The U.S. municipal-bond market grew during the first quarter at the fastest pace in more than four years as states and local governments sold debt before borrowing costs rise from five-decade lows.
The amount of debt owed by states and localities increased by about $42 billion, or 1.1 percent, in the three months ended in March, according to data released by the Federal Reserve Thursday. It was the biggest increase since the last three months of 2010.
Governments are stepping up bond sales as the Fed prepares to raise interest rates. That marks a shift for the municipal market, which shrank during the past four years as public officials paid down debt while they struggled with the financial strains left by the recession.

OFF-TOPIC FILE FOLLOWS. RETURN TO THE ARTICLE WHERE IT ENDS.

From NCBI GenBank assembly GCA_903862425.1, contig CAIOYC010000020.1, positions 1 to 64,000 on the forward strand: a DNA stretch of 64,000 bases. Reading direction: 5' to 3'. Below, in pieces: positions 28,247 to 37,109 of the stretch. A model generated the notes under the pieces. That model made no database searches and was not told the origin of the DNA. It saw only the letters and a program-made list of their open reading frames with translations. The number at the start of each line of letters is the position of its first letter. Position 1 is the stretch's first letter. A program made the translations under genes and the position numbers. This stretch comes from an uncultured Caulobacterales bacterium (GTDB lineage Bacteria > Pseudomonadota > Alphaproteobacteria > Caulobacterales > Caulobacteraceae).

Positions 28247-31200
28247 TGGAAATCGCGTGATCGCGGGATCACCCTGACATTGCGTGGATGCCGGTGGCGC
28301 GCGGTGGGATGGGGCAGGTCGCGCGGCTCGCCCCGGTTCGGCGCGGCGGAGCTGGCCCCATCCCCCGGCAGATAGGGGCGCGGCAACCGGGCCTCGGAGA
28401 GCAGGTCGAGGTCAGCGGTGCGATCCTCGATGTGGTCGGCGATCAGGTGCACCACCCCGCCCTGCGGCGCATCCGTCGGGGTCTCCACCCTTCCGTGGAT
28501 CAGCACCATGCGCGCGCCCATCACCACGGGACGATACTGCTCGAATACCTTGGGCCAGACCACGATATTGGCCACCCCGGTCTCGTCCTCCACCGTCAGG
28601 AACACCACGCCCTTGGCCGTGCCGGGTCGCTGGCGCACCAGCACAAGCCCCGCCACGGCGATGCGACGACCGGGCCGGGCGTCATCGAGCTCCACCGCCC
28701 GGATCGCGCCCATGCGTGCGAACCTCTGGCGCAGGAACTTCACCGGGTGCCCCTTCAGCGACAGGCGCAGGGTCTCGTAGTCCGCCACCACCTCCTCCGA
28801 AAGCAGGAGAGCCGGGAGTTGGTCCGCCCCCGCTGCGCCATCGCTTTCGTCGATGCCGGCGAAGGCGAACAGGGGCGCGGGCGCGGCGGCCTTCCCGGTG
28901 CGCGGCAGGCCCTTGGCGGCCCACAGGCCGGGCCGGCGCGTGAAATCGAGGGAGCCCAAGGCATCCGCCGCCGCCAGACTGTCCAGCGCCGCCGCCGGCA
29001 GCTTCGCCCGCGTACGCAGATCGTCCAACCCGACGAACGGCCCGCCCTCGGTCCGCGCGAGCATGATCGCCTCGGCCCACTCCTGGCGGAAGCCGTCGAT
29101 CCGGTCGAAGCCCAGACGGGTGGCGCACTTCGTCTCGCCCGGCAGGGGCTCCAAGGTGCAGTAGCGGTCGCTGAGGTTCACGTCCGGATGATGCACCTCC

Issuers from California to New York have sold $186 billion through June 5, the most for that period since at least 2005, data compiled by Bloomberg show.
Municipal issuance may exceed $400 billion this year, said Peter Hayes, head of munis at New York-based BlackRock Inc., which oversees $114 billion of the securities. Such a supply boost would increase the size of the municipal market in 2015, he said.
“We’re likely to see net-positive supply,” Hayes said.